And, I, I like to have.
A nice one, four feeling there because
that's the most natural frame for me.
So, the trills there at the allegro,
it's really essential that you work out
how many trills you're gonna do.
There's probably not time for much more
than a couple turns.
So you'll need to make sure that you
practice that in tempo.
So now I see there's only time for
two turns, and it's okay to practice this
steps basically and then join those
together one by one.
So just those fragments that I was
And it's good to do that in tempo,
that when you join them together, you're
already playing the, the passage in tempo.
Slow practice can be great.
Sometimes it's better to practice
fragments or pieces, but in tempo.
Now to get those 16th notes clean, you
have to be aware of how the tri,
how the slurred notes are relating to the
separate notes, and
you'll have to navigate the string
crossings as well.
That's why you practiced all those
variations in the Kreutzer etudes, right?
Because you can do, you can mix the
slurred notes and
the separate notes easily and it's no
The string crossings combined with that
can sometimes make it difficult to play
cleanly so listen very carefully to those.
Coming up, we have three mini arpeggios.
The first one I like to do in fourth
The second one,
I like to reach down for
a one on that G-sharp so that I have three
notes on the E string.
In the last arpeggio,
I like to do all on the E string
with a one, two, four.
I, I find that that's more brilliant and
it's easy to find that note in third
Now for the very for the end of this
first big section,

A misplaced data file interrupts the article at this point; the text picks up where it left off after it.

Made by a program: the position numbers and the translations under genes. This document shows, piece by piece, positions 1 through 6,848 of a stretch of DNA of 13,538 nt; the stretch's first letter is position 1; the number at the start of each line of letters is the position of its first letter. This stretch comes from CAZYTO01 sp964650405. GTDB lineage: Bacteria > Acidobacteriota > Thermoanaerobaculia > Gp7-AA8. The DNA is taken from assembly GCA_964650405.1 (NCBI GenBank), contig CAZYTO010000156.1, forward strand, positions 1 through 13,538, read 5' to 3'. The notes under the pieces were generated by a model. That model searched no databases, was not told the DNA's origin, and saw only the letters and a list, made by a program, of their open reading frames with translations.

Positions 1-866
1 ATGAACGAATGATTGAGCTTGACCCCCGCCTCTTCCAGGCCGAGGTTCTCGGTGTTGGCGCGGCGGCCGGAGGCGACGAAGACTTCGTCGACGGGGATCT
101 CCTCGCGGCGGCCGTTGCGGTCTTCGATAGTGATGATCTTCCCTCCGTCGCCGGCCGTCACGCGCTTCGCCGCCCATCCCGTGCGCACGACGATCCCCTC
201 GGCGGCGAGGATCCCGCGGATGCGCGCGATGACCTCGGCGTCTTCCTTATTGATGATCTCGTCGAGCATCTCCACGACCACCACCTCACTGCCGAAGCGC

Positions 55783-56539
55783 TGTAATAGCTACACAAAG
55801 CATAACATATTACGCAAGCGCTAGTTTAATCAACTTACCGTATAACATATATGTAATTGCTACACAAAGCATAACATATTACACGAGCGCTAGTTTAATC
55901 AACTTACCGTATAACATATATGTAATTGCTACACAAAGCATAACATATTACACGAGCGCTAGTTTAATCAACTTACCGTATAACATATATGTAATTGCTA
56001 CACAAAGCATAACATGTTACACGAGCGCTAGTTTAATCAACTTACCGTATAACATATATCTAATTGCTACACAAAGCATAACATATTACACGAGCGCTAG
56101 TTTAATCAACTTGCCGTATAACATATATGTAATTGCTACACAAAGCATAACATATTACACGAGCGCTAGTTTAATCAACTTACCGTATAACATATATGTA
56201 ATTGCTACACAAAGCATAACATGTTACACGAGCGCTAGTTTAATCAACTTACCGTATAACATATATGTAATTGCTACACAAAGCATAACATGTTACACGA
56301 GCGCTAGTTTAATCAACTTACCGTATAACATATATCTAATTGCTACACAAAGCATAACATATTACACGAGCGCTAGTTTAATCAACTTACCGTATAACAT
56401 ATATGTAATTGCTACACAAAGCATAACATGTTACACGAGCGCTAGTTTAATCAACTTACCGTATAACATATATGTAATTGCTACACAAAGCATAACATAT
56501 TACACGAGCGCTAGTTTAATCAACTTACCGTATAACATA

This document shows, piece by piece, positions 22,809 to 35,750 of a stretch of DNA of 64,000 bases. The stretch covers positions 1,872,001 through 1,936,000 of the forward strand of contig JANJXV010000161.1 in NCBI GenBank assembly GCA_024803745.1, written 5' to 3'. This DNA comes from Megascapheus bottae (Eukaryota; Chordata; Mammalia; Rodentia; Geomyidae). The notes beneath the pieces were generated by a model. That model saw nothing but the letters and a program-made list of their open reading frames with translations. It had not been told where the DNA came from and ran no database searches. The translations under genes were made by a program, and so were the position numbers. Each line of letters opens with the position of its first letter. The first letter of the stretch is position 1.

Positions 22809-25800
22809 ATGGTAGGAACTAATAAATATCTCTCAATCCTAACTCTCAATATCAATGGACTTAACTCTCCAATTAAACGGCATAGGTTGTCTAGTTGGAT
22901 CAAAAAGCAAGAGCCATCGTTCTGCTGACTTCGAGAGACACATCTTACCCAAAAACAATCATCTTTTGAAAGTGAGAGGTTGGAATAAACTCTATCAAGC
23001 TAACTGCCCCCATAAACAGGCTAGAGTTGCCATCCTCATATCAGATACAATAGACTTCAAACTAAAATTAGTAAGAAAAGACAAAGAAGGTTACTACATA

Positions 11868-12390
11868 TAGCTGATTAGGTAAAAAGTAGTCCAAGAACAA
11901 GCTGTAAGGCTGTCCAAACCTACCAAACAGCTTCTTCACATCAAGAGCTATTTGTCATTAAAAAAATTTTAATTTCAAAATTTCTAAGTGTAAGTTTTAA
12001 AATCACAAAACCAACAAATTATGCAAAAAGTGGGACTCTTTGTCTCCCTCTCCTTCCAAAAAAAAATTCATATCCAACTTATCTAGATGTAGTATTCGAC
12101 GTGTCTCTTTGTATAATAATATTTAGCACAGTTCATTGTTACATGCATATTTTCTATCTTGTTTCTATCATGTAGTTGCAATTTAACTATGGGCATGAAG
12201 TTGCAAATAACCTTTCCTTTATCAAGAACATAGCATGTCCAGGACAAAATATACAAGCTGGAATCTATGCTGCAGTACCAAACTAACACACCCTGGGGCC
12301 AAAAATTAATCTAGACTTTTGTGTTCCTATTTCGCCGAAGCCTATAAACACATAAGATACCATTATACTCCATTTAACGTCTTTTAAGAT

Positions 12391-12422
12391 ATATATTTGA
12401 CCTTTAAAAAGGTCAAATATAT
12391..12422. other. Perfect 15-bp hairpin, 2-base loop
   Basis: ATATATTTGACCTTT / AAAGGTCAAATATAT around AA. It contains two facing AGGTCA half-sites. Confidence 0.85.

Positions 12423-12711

I like to reach back with a one for the D.
Before going down to second position to
You could just as easily cross over there.
That's certainly easier to play in tune.
I, I like the brilliance of the E string
enough to want to make the shift down to
Now the character of this second subject,
I find pretty rustic, and
then it alternates with a sweeter playing.
So, if you're gonna go that route,
you need to have real bow on those eighth
Because after all, that's just a
decoration of 8th notes,
those 16ths are just decorations.
So let your articulation come from that..
For this passage, I like to start down-bow
twice and then the third time up-bow.
And always, the third time is different, a
little, little longer,
a little more, giving, let's say.
The, the 16th note passage, I think it's
fine to have as many open E's as you like.
The open E gets a bad wrap sometimes but
in a brilliant passage like this it's
has the perfect sound, and the string
crossings help the articulation.
So I'll leave that up to you.
But the character of the slurs that
alternate with that,
that has to be as smooth as possible.
That's what can be difficult about Mozart,